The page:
” edited by Julia Hallam and Les Roberts has just been released. It includes 11 chapters exploring the relationships between films and places through maps from a variety of perspectives. This truly interdisciplinary project provides an extensive overview of the ways scholars in film studies, geography, cartography, history, and communication studies have mapped films.
Topics include cinematic practices in rural and urban communities, development of cinema by amateur filmmakers, and use of GIS in mapping the spatial development of film production and cinema going as social practices.
My new book Antonio López García’s Everyday Urban Worlds: A Philosophy of Painting is entering production with Bucknell University Press – it should be available in August 2014 (appearing on amazon at present for pre-order).
It represents rather a new form of writing for me – inspired by the meandering and philosophical style of Spanish author / civil engineer Juan Benet’s El ángel del señor abandona a Tobías (1976) where he mixes a range of disciplinary questions together, using the famed painting of the same name by Rembrandt as a point of departure.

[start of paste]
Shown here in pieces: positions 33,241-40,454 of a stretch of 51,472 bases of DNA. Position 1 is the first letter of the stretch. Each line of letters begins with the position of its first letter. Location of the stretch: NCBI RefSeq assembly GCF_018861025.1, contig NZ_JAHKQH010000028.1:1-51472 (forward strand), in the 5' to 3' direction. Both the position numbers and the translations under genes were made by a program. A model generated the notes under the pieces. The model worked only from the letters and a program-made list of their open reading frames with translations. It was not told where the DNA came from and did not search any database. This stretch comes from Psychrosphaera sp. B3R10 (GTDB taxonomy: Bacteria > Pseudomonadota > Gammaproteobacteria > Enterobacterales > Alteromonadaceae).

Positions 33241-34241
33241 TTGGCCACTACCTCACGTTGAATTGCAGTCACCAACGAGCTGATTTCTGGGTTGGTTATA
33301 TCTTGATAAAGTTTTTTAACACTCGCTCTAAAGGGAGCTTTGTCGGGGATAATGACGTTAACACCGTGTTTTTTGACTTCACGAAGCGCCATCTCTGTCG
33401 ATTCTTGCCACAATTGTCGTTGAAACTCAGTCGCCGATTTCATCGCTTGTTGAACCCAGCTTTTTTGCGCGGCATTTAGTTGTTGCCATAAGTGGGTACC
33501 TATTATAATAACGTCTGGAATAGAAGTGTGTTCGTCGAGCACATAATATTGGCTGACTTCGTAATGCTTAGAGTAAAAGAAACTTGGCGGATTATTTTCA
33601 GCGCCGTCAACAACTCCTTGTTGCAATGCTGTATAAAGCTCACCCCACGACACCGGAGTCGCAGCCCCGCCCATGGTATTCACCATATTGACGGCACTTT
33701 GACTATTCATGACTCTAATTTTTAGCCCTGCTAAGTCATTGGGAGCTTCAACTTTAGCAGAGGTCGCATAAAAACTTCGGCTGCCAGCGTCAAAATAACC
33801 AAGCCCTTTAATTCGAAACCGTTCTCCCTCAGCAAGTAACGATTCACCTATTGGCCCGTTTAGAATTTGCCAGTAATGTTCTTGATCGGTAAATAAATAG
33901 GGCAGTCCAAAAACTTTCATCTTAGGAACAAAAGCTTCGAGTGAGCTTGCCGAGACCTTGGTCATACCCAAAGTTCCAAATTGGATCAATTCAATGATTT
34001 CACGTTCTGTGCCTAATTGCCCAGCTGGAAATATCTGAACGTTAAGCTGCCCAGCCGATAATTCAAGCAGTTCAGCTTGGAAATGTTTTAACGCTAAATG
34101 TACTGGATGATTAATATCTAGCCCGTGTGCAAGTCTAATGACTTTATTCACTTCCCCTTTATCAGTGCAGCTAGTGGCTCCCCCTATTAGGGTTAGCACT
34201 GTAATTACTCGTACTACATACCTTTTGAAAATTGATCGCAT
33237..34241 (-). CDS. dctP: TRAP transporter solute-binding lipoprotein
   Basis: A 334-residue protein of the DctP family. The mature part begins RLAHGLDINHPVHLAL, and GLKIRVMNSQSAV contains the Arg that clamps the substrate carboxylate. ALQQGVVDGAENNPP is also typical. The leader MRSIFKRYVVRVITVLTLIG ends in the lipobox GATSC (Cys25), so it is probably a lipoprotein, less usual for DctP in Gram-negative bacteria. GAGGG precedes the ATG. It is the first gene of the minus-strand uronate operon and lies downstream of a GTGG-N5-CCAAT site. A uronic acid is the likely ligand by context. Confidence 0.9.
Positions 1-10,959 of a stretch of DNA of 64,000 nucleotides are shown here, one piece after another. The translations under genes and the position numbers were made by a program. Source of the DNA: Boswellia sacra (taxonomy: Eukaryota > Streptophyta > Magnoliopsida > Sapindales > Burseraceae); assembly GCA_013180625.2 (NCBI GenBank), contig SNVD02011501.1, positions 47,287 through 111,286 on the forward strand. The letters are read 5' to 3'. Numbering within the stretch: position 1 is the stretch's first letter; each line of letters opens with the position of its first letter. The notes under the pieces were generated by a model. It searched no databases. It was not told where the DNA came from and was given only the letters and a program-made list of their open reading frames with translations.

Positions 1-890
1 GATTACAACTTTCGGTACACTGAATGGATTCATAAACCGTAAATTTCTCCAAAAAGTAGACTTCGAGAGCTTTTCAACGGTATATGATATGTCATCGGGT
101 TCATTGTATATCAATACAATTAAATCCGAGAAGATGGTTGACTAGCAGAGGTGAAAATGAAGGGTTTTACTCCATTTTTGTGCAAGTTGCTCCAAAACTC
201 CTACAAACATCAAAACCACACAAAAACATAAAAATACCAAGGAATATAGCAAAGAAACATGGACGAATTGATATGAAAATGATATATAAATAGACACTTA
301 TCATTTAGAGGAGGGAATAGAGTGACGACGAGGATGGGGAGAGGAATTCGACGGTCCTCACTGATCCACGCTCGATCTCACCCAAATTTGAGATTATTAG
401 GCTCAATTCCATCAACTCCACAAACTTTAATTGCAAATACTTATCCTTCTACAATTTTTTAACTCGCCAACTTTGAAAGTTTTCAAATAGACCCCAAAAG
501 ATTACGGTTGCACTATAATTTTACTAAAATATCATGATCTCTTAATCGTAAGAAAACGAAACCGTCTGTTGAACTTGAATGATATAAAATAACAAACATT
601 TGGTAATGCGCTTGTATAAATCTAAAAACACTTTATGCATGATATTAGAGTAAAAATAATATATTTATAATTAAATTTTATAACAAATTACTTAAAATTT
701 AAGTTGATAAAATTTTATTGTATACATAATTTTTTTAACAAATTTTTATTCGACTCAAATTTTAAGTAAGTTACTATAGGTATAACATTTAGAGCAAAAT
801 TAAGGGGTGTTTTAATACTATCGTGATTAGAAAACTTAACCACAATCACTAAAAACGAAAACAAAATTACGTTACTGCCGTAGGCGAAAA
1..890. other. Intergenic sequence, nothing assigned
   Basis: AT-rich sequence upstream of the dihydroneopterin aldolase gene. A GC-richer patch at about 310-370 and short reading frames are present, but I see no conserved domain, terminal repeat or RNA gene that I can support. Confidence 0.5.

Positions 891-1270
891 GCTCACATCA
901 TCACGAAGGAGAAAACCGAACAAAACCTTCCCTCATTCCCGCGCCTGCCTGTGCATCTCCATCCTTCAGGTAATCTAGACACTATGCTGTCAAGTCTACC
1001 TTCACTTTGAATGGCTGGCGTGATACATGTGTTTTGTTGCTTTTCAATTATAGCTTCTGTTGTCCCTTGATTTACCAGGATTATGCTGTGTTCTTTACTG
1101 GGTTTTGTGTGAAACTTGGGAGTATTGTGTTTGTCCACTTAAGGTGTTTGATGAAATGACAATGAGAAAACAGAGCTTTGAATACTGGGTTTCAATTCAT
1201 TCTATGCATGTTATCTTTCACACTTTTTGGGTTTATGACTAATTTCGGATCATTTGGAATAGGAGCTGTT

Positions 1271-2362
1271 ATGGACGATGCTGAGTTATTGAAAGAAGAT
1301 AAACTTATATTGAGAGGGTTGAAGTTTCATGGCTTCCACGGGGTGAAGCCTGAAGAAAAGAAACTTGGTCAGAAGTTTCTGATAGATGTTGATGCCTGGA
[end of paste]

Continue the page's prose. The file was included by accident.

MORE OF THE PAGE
Here I’ve devoted a chapter each to specific paintings (Gran Vía, Madrid desde Torres Blancas, and Madrid desde la torre de bomberos de Vallecas…), which I use as points of departure to fold Spanish literature, film and urban planning together with larger interdisciplinary and philosophical, geographical questions.
If you CLICK HERE you can see a ‘prezi’ that I’ve used with a lecture focusing on an excerpt of the second chapter’s Madrid desde Torres Blancas (visuals only).
As you’ll know if you read this blog, I’ve recently been appointed Research Assistant (which is a slightly demeaning way of saying that I’m the main researcher!) on a three year project to research the spaces produced for Deaf people by the 19th century Church, and the spaces produced by Deaf people within that same Church.
Catchy address isn’t it? Well, the ‘sdds’ bit is ‘Scripture, Dissent, Deaf Space’ – and then the blogs.ilrt.org bit is the home for blogs at the University of Bristol, and somewhere where I can get technical support.
Just visit and bookmark it, and you won’t have to worry about it again. I’ll get a ‘follow’ tool up there as soon as I work out how.
Until then, I’ll post here when I update it, and you can always follow me on Twitter @mikegulliver where I’ll be…